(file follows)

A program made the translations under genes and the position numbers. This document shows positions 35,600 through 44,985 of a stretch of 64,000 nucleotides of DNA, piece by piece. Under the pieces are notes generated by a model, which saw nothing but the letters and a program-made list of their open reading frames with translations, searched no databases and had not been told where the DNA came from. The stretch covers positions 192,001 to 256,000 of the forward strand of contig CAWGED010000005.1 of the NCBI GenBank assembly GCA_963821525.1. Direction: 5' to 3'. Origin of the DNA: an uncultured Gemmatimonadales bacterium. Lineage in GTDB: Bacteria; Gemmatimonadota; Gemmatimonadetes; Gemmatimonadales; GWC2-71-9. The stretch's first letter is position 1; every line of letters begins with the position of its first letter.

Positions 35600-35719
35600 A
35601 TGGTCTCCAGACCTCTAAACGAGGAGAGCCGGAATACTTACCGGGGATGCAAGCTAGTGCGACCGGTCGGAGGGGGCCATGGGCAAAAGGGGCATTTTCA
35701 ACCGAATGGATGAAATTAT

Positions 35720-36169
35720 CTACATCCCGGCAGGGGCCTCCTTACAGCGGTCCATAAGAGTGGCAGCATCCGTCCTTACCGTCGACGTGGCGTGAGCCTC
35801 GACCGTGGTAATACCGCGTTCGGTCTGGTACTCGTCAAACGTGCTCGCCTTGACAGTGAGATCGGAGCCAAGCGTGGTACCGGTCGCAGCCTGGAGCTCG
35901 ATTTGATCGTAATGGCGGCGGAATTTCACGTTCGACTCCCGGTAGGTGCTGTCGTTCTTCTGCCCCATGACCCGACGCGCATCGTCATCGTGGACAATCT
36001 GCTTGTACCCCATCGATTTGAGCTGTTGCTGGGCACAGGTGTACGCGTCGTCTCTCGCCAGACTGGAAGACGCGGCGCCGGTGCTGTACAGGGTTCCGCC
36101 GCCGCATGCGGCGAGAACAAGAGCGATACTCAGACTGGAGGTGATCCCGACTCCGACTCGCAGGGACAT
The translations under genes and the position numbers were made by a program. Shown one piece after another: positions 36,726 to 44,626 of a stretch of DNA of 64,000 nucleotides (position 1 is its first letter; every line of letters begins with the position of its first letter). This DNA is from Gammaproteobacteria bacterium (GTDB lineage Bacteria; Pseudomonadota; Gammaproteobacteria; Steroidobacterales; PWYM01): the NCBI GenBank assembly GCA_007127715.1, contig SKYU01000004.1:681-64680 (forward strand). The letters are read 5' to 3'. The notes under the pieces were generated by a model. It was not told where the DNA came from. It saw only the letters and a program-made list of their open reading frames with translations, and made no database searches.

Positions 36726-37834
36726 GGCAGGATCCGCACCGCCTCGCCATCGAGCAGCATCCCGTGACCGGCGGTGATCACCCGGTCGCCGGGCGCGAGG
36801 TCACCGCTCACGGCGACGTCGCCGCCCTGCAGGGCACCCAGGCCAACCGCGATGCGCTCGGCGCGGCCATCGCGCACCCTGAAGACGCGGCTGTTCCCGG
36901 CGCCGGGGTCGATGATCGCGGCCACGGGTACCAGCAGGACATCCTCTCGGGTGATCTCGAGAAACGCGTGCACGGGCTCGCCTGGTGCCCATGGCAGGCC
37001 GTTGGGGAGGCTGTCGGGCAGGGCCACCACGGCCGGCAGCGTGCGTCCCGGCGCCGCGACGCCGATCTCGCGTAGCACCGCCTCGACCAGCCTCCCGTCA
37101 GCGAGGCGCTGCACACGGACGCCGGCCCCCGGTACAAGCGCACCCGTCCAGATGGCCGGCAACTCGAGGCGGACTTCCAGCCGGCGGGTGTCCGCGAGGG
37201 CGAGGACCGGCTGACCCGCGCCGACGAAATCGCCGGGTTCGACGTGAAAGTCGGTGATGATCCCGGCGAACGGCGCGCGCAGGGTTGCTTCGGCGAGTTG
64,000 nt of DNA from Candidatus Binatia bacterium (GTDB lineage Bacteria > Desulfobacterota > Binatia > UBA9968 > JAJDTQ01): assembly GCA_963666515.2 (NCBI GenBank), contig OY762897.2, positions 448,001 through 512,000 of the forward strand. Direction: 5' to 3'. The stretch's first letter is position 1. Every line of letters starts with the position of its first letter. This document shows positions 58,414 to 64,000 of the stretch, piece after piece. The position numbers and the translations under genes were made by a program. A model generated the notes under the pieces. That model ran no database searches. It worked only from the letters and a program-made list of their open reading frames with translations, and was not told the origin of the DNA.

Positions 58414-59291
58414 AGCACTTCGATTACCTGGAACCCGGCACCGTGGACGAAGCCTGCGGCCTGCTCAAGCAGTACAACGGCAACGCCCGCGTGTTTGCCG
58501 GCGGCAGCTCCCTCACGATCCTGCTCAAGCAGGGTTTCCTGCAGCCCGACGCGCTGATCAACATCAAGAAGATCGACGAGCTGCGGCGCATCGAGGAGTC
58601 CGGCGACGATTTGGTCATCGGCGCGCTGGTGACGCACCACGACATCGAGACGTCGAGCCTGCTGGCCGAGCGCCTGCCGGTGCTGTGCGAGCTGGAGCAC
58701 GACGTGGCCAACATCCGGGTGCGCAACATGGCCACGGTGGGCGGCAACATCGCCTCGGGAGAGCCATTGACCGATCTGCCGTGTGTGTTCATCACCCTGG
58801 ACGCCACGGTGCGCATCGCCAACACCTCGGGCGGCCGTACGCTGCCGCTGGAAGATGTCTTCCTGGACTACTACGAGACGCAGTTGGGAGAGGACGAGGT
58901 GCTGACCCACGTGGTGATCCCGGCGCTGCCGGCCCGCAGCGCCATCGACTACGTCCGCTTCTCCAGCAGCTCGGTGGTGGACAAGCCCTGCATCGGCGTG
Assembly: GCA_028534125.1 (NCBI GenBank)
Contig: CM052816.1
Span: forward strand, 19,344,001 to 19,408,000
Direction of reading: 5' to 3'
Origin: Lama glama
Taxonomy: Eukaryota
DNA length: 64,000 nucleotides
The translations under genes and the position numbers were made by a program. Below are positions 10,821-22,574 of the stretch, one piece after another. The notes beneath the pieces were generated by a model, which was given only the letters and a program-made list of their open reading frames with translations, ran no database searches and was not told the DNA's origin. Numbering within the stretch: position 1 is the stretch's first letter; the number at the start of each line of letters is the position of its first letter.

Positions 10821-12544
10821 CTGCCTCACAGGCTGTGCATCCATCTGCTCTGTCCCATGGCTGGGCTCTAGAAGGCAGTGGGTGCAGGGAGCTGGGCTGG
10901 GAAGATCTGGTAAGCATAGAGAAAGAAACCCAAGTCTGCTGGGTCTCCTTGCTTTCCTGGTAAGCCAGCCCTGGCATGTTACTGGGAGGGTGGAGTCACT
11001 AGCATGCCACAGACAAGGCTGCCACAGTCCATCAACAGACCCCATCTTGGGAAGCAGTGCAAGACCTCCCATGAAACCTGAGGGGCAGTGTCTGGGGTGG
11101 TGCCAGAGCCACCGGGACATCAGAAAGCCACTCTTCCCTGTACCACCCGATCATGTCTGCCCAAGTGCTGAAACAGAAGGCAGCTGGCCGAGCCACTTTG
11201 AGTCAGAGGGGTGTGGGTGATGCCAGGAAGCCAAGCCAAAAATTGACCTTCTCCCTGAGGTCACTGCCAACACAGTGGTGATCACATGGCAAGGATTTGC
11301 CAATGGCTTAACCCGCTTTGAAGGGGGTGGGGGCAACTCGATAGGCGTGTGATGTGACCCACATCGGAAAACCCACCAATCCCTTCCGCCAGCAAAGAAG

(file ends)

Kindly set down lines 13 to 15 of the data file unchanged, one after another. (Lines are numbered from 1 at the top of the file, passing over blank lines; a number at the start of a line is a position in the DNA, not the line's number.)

Positions 36726-37834
36726 GGCAGGATCCGCACCGCCTCGCCATCGAGCAGCATCCCGTGACCGGCGGTGATCACCCGGTCGCCGGGCGCGAGG
36801 TCACCGCTCACGGCGACGTCGCCGCCCTGCAGGGCACCCAGGCCAACCGCGATGCGCTCGGCGCGGCCATCGCGCACCCTGAAGACGCGGCTGTTCCCGG